This concert/musical hybrid is a raucous, rule-breaking, subversively thrilling event, even if the story remains a little fuzzy
|Feb 13||Public post|
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Gilbert Domally, center, and the cast of The Total Bent
This concert/musical hybrid from the creators of Passing Strange is a raucous, rule-breaking, subversively thrilling event at the Den, even if the story remains a little fuzzy
Theater review by Kris Vire
Backed by a six-piece band, the dapper man in the shiny suit steps to the microphone. A younger man—his son and his songwriter—watches from the control booth. “He forgave my sins / And then we made amends / And you know, that’s why, that’s why,” the older man sings with gospel urgency. “That’s why he’s Jesus and you’re not, whitey.”
That top-of-show moment tells you a lot about the sensibility of The Total Bent, which opened last night in a co-production of Haven Theatre and About Face Theatre. Also indicative of what we’re in for: The Total Bent comes from the idiosyncratic musician and writer Stew, the creative force behind the unlikely Broadway hit Passing Strange. This 2016 piece, a hybrid of musical, concert and revival meeting with an extremely loose narrative about a father and son at odds, is clearly close kin to its 2008 predecessor. Like Passing Strange, it throws all the theatrical rules out the window and blazes its own path.
The actual story isn’t the easiest to follow; Stew doesn’t much go for attributes like linear or unambiguous. The gist is this: It’s the 1950s in Montgomery, Alabama, though in a fable-izing touch, the characters all refer to the city as Bluntgomery. The bus boycott is under way, which is a major point of contention between the singer, a faded gospel star named Joe Roy (Robert Cornelius), and the songwriting son, Marty (Gilbert Domally). Joe is trying to stage a crossover comeback after an ill-advised overstep into faith healing; Marty wants to record protest music and join the cause.
Marty is also, it’s heavily implied, queer. “He wore his momma’s high heels when he was little,” Joe tells the audience. “She loved that,” Marty retorts. This comes into play when Marty meets Byron Blackwell (Eric Lindahl), a white man from England who’s obsessed with black music. Byron wants to produce and/or seduce Marty—probably the latter more than the former, as he’s also dazzled by Joe, and agrees to cut off contact with Marty in order to work with his dad. Marty seeks musical revenge, and with a new bent toward blasphemy becomes a hot act…for white audiences. Marty has a bit of a breakdown, and reconciles with his father, kind of. The end?
From left: Gilbert Domally, Michael Turrentine, Breon Arzell
So dramaturgically it’s kind of a mess; you might find yourself feeling like you’ve missed a scene two or three or four times in the piece’s intermissionless 100 minutes, but you haven’t. It’s as if Stew heard that Coco Chanel quote about looking in the mirror and taking one thing off before you leave the house, and interpreted it to mean he could excise whole passages from his story.
But there’s so much in this raucous, subversive jumble of a show that works so well, I’d highly recommend you secure your tickets now and be prepared to just let it wash over you. Lili-Anne Brown, who directed the superb Chicago production of Passing Strange for Bailiwick back in 2011, is back in the director’s chair here and has a clear affinity for Stew’s inspired shagginess.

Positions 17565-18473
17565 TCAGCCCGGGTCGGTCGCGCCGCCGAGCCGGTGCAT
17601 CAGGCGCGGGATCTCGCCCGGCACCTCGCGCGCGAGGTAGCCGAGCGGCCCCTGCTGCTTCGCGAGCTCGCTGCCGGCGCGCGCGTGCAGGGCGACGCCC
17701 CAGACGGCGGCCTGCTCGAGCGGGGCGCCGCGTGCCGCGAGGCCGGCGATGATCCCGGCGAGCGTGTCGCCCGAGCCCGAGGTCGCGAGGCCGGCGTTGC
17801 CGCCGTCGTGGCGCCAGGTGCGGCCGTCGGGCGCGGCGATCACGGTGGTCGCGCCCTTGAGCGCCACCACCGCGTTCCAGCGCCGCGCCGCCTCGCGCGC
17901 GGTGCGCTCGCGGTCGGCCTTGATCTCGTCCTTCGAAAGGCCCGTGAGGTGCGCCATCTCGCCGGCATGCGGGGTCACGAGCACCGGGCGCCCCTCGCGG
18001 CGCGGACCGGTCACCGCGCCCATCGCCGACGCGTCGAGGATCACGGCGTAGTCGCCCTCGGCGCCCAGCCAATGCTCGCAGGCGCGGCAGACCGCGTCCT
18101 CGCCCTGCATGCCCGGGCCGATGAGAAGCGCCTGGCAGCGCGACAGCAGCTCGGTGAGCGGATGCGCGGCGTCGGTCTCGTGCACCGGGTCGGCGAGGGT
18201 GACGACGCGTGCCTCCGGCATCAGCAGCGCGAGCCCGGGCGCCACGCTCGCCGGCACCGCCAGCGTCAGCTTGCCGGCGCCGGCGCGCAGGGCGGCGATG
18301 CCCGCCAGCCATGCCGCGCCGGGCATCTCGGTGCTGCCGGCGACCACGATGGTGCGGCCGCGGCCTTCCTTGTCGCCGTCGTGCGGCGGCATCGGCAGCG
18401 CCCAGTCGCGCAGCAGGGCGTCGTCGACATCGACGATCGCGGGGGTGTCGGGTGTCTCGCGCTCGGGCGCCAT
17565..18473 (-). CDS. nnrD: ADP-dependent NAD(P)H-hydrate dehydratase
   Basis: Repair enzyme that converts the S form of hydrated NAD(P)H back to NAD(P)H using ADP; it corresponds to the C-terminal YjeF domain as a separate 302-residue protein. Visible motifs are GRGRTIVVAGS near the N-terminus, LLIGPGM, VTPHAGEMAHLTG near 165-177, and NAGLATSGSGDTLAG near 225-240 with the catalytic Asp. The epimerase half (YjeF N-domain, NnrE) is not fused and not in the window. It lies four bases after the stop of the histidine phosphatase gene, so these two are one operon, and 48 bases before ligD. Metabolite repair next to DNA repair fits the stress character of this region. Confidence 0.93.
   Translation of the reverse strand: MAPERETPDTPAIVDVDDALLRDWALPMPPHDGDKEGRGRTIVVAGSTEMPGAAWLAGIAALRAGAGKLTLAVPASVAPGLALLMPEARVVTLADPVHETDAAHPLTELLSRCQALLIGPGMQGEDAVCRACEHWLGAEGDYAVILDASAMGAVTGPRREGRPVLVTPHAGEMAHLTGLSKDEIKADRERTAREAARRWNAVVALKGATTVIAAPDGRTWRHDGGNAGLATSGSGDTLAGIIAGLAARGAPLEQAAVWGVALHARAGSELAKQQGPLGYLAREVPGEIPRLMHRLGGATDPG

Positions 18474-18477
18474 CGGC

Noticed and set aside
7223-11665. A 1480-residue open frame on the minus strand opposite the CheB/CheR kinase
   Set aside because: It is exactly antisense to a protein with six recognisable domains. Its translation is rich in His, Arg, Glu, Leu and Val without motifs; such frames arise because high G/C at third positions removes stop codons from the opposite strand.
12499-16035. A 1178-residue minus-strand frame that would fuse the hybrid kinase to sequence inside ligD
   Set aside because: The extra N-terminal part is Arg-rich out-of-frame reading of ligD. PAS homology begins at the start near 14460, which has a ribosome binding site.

From left: Breon Arzell, Robert Cornelius, Michael Turrentine
There’s some genuinely biting musical satire of the faction of black folks who’d prefer the civil rights movement stop rocking the boat (Joe sings a song called “Shut Up!” with the verse “get back on the bus / and take a back seat with a smile”) and about African-Americans’ continued adherence to the religion of their oppressors (“Why Do Black People Still Believe In God?”). And there’s straight-up silliness, primarily in the forms of Michael Turrentine and Breon Arzell as Marty’s backup singers; it’s not even a little bit clear who they are or how they got here, but good god we’re glad they did.
From left: Jermaine Hill, Gilbert Domally
Cornelius is in strong command in his numbers as the compromised voice of old authority; the production benefits greatly from his gravitas and charm. But the show belongs to Domally’s transformative Marty Roy. Most of the last 20 or 30 minutes of The Total Bent consists of a concert sequence led by Marty, who’s morphed by this point into a troubled superstar who suggests Tina Turner crossed with James Brown, up until he has his onstage meltdown. Arzell and Turrentine are giving their all here, too, when you remember to look at them. But Domally is absolutely captivating: forceful, regal, seductive. I’ve said before (writing about another production helmed by Lili-Anne Brown) that he was a star in the making. This time, let’s say the star is born.
The Total Bent
Haven Theatre and About Face Theatre at the Den Theatre (1331 N Milwaukee Ave). Text by Stew. Music and lyrics by Stew and Heidi Rodewald. Directed by Lili-Anne Brown. Music direction by Jermaine Hill. Choreography by Breon Arzell.
Cast and band: Gilbert Domally (Marty Roy), Robert Cornelius (Joe Roy), Breon Arzell (Abee), Michael Turrentine (Andrew), Eric Lindahl (Byron Blackwell), Frederick Harris (Deacon Dennis/keys), Jermaine Hill (Deacon Charlie/keys), Christian Moreno (drums), Anthony Rodriguez (winds), Ricardo Santiago (guitar), Kurt Shelby (bass).
Designers: Arnel Sancianco (scenic), Christine Pascual (costumes), Jason Lynch (lighting), David Kelepha Samba (sound), Joe Burke (projections), Emily Boyd (props).
Running time: 1 hour 40 minutes; no intermission. Through March 10. Tickets ($43–$46) at haventheatrechicago.com.
Photographs by Austin D. Oie.
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